Some manufacturers, such as Apple, require you to install vendor software or device drivers to your computer to access your MP3 player. If you've set up your MP3 player following the instructions in your owner's pamphlet, but your computer won't recognize the device, the problem might not necessarily be with the player itself. Before you contact your vendor for assistance, perform some basic troubleshooting to see if you can resolve the issue on your own.
Connect your MP3 player to each of the USB ports on your computer, one by one, to see if the problem is with a particular port or set of ports.
Disconnect the player if the other USB ports on your PC also fail to recognize the device. Fully power the MP3 player on and off to clear the internal memory of any possible bugs that could be affecting the device's performance.
Press "Windows-X" and then click "Control Panel." Select "Uninstall a Program" from under Programs.
Scroll to, and then select, the device software for your MP3 player. Choose "Uninstall" or "Uninstall/Change" from the toolbar and then follow the on-screen prompts to remove the application from your system.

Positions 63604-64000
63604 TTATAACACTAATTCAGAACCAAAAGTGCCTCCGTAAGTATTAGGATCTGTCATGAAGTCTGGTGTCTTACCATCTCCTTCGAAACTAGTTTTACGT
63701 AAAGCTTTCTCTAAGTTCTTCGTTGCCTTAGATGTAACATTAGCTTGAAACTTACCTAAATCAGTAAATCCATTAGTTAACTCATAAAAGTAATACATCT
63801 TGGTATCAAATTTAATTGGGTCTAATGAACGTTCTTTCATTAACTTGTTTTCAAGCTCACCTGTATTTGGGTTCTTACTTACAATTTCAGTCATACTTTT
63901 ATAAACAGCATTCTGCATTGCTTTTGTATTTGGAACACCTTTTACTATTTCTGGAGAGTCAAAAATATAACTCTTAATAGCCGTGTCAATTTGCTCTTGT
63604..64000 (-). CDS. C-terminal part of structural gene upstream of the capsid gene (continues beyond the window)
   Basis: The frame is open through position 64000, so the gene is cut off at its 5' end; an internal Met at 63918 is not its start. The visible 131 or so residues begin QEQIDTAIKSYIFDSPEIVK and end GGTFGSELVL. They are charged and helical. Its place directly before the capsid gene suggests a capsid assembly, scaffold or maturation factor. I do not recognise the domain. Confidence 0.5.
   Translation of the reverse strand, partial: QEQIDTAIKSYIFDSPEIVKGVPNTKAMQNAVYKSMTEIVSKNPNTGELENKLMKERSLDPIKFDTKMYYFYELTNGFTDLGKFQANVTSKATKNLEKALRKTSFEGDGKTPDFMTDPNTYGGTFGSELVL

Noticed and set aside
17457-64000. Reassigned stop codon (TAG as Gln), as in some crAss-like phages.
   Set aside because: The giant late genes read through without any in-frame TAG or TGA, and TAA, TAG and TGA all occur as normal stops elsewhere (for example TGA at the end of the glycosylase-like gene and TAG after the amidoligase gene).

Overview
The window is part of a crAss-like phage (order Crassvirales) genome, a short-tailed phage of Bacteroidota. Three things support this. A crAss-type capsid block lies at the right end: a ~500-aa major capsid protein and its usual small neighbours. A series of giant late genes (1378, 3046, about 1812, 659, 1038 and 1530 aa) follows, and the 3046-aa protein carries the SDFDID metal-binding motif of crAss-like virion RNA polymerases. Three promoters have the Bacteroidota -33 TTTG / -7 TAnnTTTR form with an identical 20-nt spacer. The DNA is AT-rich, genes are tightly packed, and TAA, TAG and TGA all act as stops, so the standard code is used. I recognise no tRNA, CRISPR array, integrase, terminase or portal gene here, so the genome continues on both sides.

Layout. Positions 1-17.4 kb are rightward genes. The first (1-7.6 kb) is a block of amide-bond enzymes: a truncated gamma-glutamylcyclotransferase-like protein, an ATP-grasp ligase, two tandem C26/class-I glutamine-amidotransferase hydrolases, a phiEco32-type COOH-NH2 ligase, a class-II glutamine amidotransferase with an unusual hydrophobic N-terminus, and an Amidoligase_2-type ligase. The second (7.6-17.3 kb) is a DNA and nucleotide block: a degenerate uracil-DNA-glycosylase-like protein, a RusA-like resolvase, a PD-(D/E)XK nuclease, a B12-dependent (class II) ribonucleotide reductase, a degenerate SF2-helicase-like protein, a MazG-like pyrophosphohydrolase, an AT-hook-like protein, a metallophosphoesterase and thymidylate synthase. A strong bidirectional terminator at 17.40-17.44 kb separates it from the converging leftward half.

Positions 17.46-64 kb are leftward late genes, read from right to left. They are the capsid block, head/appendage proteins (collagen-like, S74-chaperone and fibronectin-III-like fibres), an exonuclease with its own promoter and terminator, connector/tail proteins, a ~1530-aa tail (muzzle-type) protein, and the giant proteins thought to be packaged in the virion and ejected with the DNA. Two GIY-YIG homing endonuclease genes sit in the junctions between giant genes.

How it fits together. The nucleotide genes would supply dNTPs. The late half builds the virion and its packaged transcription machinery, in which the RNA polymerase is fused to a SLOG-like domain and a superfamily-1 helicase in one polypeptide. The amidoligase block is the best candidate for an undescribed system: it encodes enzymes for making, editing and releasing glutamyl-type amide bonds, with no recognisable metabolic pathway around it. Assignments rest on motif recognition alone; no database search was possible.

Restart your computer. Launch your Web browser and navigate to the device manufacturer's website.
Download the latest version of the software from the manufacturer's website and then install the application to your computer when the download completes.
Launch the application and then reconnect the device to your computer. If your computer still fails to detect your MP3 player, disconnect it from your PC and then reconnect it to another computer.
Install the required software, if applicable. If the other computer doesn't recognize your device either, restore your MP3 player to its factory default configuration according to your manufacturer's guidelines.
Reconnect the device. If your computer won't recognize your media player even after troubleshooting, contact the device manufacturer for more assistance.
If Windows 8 was in an inactive state, such as sleep or hibernation, when you connected the device, you may need to reboot your system for the MP3 player to be recognized.
USB selective suspend is designed to "turn off" USB ports when not in use to save power, but the feature may fail to re-enable the ports. If Windows 8 also fails to detect other USB devices, press "Windows-Q," type "powercfg.cpl" and then press "Enter." Click "Change Plan Settings," then "Change Advanced Power Settings." Expand "USB settings" and "USB Selective Suspend Setting," and then change "Setting" to "Disabled." Click "OK" to save your changes.
Restoring your device to factory defaults may erase all of the content from the device.